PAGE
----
Power and interdependence in the Trump era
5 Jul 2019|

US President Donald Trump has been accused of weaponising economic globalisation. Sanctions, tariffs and the restriction of access to US dollars have been major instruments of his foreign policy, and he has been unconstrained by allies, institutions or rules in using them. According to The Economist, America derives its clout not just from troops and aircraft carriers, but from being the central node in the network that underpins globalisation. ‘This mesh of firms, ideas and standards reflects and magnifies American prowess.’ But Trump’s approach may ‘spark a crisis, and it is eroding America’s most valuable asset—its legitimacy’.

Trump is not the first president to manipulate economic interdependence, nor is the United States the only country to do so. For example, in 1973, Arab states used an oil embargo to punish the US for supporting Israel in the Yom Kippur War. Shortly thereafter, Robert O. Keohane and I published Power and interdependence, a book that explored the variety of ways in which asymmetrical interdependence can be manipulated as a source of power. But we also warned that short-term gains sometimes turn into long-term losses. For example, during that period, President Richard Nixon restricted US soybean exports in the hope of dampening inflation. But in the longer term, soybean markets in Brazil expanded rapidly—and competed with American producers.

In 2010, after a collision of Chinese and Japanese ships near the disputed Senkaku/Diaoyu Islands in the East China Sea, China punished Japan by restricting exports of rare-earth metals, which are essential in modern electronics. The result was that Japan lent money to an Australian mining company with a refinery in Malaysia, which today meets nearly one-third of Japanese demand. In addition, the Mountain Pass mine in California, which had shut in the early 2000s, was reopened. China’s share of global rare-earth production has fallen from more than 95% in 2010 to 70% last year. This year, in a not-too-subtle response to Trump’s tariffs, Chinese President Xi Jinping made sure he was photographed visiting a rare-earth production site whose exports are vital to US electronics producers.

The US (and other countries) have legitimate complaints about Chinese economic behaviour, such as the theft of intellectual property and subsidies to state-owned companies that have tilted the playing field in trade. Moreover, there are important security reasons for the US to avoid becoming dependent on Chinese companies like Huawei for 5G technology. And China has refused to allow Facebook or Google to operate within its great firewall for security reasons related to freedom of speech. But it is one thing to restrict certain technologies and companies for security reasons and quite another to cause massive disruption of commercial supply chains to develop political influence. It is not clear how long the influence will last or what the long-term costs will turn out to be.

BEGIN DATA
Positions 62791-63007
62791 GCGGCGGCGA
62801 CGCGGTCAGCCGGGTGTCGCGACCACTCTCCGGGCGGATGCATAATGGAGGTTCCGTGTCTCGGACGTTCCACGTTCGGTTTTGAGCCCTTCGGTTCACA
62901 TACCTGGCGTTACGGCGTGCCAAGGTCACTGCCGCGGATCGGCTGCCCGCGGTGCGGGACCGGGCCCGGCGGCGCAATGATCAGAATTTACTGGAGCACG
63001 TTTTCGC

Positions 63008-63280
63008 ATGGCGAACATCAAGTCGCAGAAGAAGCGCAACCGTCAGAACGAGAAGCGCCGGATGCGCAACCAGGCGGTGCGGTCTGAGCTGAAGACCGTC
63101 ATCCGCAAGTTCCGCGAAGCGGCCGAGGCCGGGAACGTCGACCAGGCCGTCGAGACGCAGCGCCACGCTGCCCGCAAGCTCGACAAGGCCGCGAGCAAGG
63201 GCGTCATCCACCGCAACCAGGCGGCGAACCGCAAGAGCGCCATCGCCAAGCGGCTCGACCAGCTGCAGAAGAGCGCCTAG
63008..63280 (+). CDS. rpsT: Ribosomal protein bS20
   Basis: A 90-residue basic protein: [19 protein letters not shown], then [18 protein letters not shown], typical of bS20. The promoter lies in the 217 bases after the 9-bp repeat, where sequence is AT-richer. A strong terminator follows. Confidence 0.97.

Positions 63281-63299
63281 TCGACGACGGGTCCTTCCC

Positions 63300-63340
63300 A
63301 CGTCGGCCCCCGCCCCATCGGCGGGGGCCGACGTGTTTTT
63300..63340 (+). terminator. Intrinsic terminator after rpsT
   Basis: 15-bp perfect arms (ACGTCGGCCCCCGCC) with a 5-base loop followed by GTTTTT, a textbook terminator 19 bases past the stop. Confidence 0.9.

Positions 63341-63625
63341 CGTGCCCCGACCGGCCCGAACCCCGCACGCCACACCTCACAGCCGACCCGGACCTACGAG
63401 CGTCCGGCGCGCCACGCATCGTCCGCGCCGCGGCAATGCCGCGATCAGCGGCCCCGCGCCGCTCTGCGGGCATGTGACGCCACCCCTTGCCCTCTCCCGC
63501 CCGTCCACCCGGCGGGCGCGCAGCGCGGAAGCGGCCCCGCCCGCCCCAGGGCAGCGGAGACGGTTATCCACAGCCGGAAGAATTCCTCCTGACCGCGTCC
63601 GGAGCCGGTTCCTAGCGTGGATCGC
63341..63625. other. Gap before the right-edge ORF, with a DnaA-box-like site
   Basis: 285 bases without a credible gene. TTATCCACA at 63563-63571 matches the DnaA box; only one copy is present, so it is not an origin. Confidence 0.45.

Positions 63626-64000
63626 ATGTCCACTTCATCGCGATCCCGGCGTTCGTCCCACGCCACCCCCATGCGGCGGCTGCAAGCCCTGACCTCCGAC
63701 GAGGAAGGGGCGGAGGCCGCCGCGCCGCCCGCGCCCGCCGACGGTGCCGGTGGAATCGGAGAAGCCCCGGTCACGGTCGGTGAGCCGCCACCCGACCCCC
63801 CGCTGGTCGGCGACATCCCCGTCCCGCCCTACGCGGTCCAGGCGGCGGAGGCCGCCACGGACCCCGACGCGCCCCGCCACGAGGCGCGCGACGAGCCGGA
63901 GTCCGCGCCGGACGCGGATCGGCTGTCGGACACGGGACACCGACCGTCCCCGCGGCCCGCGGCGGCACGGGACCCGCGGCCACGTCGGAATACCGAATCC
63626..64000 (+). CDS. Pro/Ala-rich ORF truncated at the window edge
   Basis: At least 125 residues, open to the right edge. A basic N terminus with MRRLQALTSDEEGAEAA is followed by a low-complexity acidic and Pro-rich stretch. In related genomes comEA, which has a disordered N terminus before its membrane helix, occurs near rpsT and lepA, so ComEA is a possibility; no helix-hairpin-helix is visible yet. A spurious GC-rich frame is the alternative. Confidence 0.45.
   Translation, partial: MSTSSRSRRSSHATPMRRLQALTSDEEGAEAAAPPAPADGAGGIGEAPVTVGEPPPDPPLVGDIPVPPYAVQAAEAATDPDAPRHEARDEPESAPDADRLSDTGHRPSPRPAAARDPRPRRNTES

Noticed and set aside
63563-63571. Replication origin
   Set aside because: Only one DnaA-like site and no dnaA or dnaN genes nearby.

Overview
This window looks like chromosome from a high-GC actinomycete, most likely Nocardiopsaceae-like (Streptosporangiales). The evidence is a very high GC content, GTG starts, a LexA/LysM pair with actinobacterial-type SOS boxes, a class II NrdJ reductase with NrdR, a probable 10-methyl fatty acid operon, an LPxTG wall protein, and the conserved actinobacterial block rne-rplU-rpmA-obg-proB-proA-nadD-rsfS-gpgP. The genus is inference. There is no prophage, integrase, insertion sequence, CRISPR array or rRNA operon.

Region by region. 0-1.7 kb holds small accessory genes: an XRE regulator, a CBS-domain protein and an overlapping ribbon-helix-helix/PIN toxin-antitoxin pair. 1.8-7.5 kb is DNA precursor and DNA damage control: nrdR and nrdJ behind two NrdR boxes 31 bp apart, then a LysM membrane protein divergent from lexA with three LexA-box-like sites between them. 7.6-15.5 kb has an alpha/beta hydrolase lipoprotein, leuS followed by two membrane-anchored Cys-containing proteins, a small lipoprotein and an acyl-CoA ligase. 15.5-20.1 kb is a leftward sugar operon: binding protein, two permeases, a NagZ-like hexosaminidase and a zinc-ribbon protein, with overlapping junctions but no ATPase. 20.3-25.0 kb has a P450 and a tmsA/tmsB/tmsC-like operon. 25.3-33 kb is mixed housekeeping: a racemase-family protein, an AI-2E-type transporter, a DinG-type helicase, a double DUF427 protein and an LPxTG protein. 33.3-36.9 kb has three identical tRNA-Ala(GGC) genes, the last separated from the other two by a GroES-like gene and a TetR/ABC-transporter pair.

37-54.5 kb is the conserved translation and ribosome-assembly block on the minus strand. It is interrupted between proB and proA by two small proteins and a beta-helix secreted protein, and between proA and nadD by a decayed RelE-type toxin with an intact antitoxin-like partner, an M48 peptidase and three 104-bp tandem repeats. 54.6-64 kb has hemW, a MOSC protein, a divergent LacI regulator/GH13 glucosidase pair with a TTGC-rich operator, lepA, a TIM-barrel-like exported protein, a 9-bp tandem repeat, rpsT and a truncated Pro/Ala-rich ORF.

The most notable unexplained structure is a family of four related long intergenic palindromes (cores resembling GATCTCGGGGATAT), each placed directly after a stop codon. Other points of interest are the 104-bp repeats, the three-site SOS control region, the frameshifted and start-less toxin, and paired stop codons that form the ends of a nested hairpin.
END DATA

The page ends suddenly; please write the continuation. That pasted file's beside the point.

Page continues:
Even if other countries are unable to extricate themselves from US networks of interdependence in the short term, incentives to do so will strengthen in the longer run. In the meantime, there will be costly damage to the international institutions that limit conflict and create global public goods. As Henry Kissinger has pointed out, world order depends not only on a stable balance of power, but also on a sense of legitimacy, to which institutions contribute. Trump was right to respond to Chinese economic behaviour, but he was wrong to do it without regard for the costs imposed on US allies and international institutions. The same problem weakens his policies toward Iran and Europe.

Alliances like NATO stabilise expectations, and the existence of institutions like the United Nations, the Nuclear Non-Proliferation Treaty and the International Atomic Energy Agency enhances security. Open markets and economic globalisation can be disruptive, but they also create wealth (albeit often unequally distributed). Maintaining financial stability is crucial to the daily lives of millions of Americans and foreigners alike, even though they may not notice it until it is absent. And regardless of what a nativist populist backlash does to economic globalisation, ecological globalisation is unavoidable. Greenhouse gasses and pandemics do not respect political borders. The laws of populist politics, which have dictated Trump’s denial of the science and his withdrawal of the US from the 2015 Paris climate agreement, are incompatible with the laws of physics.

States will increasingly need a framework to enhance cooperation on the use of the sea and space, and on combatting climate change and pandemics. Referring to such a framework as a ‘liberal international order’ confuses choices by conflating promotion of liberal democratic values with the creation of an institutional framework for promoting global public goods. China and the US disagree about liberal democracy, but we share an interest in developing an open, rules-based system to manage economic and ecological interdependence.

Some of Trump’s defenders argue that his unorthodox style and willingness to break rules and spurn institutions will produce major gains on issues like North Korea’s nuclear weapons, China’s coerced technology transfer or regime change in Iran. But the relationship of power and interdependence changes over time, and too much manipulation of America’s privileged position in global interdependence could prove self-defeating. As The Economist argued, the institutional costs of using a wrecking-ball method may reduce American power in the long run. In that case, Trump’s approach will prove costly for America’s national security, prosperity and way of life.